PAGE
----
Successful judicial review for family stranded in Afghanistan following UK exit


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A British husband, his Afghan wife and their children were left stranded in Afghanistan in August 2021 when a suicide bomb at Karzai International Airport brought the UK government’s evacuation program to a premature end.

The Home Secretary relaxed the usual biometrics requirements during the evacuation program and gave those Afghan dependants who escaped on MOD evacuation flights indefinite leave to remain in the UK. Although the government promised to assist those left behind owing to insufficient space on the aircraft, the Home Secretary’s Afghan Resettlement and Immigration Policy statement stated that she would not consider applications for entry clearance from the dependants of British nationals unless and until they enrolled biometrics – even though it was impossible to enroll biometrics in Afghanistan.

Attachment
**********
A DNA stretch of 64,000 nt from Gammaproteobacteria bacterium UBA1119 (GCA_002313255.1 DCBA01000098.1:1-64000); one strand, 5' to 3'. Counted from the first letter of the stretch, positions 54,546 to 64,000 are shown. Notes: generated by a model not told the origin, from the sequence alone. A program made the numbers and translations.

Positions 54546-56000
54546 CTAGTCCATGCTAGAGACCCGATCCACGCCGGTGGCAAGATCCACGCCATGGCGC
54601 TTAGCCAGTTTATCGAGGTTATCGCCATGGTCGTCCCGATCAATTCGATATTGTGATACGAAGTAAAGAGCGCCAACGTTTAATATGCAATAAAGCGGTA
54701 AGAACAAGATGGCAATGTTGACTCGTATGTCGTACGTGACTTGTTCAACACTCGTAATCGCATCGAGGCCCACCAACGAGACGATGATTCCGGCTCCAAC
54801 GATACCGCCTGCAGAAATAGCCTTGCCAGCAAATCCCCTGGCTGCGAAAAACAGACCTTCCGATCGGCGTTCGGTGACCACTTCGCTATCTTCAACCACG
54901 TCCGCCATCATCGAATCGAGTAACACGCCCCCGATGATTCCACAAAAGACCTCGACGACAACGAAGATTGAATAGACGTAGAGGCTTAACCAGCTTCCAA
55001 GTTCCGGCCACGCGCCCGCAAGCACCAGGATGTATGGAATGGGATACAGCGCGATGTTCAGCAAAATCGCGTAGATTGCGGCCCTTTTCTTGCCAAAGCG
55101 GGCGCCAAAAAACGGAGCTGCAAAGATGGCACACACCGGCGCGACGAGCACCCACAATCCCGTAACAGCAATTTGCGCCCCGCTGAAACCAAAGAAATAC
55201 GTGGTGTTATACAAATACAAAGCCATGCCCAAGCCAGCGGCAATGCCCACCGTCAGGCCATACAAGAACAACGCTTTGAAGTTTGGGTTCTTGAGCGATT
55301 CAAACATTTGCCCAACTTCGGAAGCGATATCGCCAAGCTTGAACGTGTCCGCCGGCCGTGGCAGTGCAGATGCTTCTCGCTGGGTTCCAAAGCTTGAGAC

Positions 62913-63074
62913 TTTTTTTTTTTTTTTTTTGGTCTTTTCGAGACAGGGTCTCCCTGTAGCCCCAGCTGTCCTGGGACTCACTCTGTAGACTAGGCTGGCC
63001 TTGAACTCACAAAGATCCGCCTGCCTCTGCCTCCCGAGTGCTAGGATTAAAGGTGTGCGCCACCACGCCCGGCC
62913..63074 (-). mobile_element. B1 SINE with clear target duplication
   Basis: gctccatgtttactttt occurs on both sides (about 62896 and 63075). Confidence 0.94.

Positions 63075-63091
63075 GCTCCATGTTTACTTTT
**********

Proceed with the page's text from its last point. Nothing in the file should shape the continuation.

The First Claimant challenged the Home Secretary’s insistence on the biometrics requirement as representing a complete barrier to his wife and children obtaining entry clearance and a breach of his Article 8 rights. At the hearing, the Home Secretary made an undertaking to the Court that she would consider an application without biometrics and deferring the requirement as part of the merits consideration. The Court described this as a “crucially important development” and stated that by the concession the Claimants had achieved “all that [they] could have hoped”.

Regrettably, the Home Secretary has not clarified her policy since the hearing in March. It is hoped that the judgment recording her concession will also assist the estimated 100 British families in hiding in Afghanistan in the same position as them.

 Chris Buttler KC and Zoe McCallum represented the Claimants, instructed by Duncan Lewis.

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